[Python-Dev] open(): set the default encoding to 'utf-8' in Python 3.3?

Terry Reedy tjreedy at udel.edu
Tue Jun 28 16:24:58 CEST 2011

On 6/28/2011 9:43 AM, Victor Stinner wrote:
> In Python 2, open() opens the file in binary mode (e.g. file.readline()
> returns a byte string). codecs.open() opens the file in binary mode by
> default, you have to specify an encoding name to open it in text mode.
> In Python 3, open() opens the file in text mode by default. (It only
> opens the binary mode if the file mode contains "b".) The problem is
> that open() uses the locale encoding if the encoding is not specified,
> which is the case *by default*. The locale encoding can be:
>   - UTF-8 on Mac OS X, most Linux distributions
>   - ISO-8859-1 os some FreeBSD systems
>   - ANSI code page on Windows, e.g. cp1252 (close to ISO-8859-1) in
> Western Europe, cp952 in Japan, ...
>   - ASCII if the locale is manually set to an empty string or to "C", or
> if the environment is empty, or by default on some systems
>   - something different depending on the system and user configuration...
> If you develop under Mac OS X or Linux, you may have surprises when you
> run your program on Windows on the first non-ASCII character. You may
> not detect the problem if you only write text in english... until
> someone writes the first letter with a diacritic.
> As discussed before on this list, I propose to set the default encoding
> of open() to UTF-8 in Python 3.3, and add a warning in Python 3.2 if
> open() is called without an explicit encoding and if the locale encoding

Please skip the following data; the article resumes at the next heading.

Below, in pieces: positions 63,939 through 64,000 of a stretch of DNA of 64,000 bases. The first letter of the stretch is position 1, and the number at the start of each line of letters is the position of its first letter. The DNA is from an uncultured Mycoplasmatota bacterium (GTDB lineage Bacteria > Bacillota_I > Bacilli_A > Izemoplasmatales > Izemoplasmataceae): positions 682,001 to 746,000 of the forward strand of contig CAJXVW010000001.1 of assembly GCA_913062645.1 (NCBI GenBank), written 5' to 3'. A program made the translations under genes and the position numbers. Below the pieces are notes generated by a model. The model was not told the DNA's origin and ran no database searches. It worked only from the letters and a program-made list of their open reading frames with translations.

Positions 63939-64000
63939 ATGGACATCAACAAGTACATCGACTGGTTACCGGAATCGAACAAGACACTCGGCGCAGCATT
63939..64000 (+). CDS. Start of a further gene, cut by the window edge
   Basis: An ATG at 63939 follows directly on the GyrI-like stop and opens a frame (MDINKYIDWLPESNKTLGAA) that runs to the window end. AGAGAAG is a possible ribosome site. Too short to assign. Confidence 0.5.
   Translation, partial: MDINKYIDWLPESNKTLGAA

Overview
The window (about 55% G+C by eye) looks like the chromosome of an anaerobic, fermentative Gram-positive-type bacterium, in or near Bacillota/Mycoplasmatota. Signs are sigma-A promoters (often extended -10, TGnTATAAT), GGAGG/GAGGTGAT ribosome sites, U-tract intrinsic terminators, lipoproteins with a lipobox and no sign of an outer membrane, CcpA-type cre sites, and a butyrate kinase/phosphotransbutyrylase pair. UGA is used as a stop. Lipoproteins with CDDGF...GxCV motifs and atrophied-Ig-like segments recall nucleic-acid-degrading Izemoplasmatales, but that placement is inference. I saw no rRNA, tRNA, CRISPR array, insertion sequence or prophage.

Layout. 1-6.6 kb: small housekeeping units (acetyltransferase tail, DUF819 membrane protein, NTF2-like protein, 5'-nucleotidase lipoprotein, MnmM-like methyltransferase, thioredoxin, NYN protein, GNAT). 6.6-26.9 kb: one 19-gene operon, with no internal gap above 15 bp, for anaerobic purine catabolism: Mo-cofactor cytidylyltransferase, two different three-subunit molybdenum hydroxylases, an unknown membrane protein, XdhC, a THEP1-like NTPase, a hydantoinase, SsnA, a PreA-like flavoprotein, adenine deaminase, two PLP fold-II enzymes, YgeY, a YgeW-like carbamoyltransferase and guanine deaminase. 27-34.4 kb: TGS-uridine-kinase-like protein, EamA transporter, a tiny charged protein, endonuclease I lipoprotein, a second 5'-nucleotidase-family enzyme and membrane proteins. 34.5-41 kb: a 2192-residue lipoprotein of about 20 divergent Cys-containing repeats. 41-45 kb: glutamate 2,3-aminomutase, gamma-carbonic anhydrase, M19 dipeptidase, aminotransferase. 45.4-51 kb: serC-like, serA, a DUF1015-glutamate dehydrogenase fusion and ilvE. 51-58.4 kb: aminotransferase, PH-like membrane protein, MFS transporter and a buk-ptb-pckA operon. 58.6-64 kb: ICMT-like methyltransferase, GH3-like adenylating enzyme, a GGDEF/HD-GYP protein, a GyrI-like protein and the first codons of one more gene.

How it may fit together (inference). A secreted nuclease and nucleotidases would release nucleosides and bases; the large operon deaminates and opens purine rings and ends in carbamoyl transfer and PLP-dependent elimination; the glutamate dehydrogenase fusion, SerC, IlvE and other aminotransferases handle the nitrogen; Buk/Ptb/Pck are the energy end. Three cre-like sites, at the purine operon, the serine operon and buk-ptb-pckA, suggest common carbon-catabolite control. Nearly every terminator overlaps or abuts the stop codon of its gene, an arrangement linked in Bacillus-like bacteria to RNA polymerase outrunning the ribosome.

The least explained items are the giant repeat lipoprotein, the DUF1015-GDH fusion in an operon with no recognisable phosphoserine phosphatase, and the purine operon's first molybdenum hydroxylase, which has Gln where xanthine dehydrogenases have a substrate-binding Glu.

> is not UTF-8. Using the warning, you will quickly notice the potential
> problem (using Python 3.2.2 and -Werror) on Windows or by using a
> different locale encoding (.e.g using LANG="C").
> I expect a lot of warnings from the Python standard library, and as many
> in third party modules and applications. So do you think that it is too
> late to change that in Python 3.3? One argument for changing it directly
> in Python 3.3 is that most users will not notice the change because
> their locale encoding is already UTF-8.
> An alternative is to:
>   - Python 3.2: use the locale encoding but emit a warning if the locale
> encoding is not UTF-8
>   - Python 3.3: use UTF-8 and emit a warning if the locale encoding is
> not UTF-8... or maybe always emit a warning?
>   - Python 3.3: use UTF-8 (but don't emit warnings anymore)
> I don't think that Windows developer even know that they are writing
> files into the ANSI code page. MSDN documentation of
> WideCharToMultiByte() warns developer that the ANSI code page is not
> portable, even accross Windows computers:
> "The ANSI code pages can be different on different computers, or can be
> changed for a single computer, leading to data corruption. For the most
> consistent results, applications should use Unicode, such as UTF-8 or
> UTF-16, instead of a specific code page, unless legacy standards or data
> formats prevent the use of Unicode. If using Unicode is not possible,
> applications should tag the data stream with the appropriate encoding
> name when protocols allow it. HTML and XML files allow tagging, but text
> files do not."
> It will always be possible to use ANSI code page using
> encoding="mbcs" (only work on Windows), or an explicit code page number
> (e.g. encoding="cp2152").
> --
> The two other (rejetected?) options to improve open() are:
> - raise an error if the encoding argument is not set: will break most
> programs
> - emit a warning if the encoding argument is not set
> --
> Should I convert this email into a PEP, or is it not required?

I think a PEP is needed.

Terry Jan Reedy

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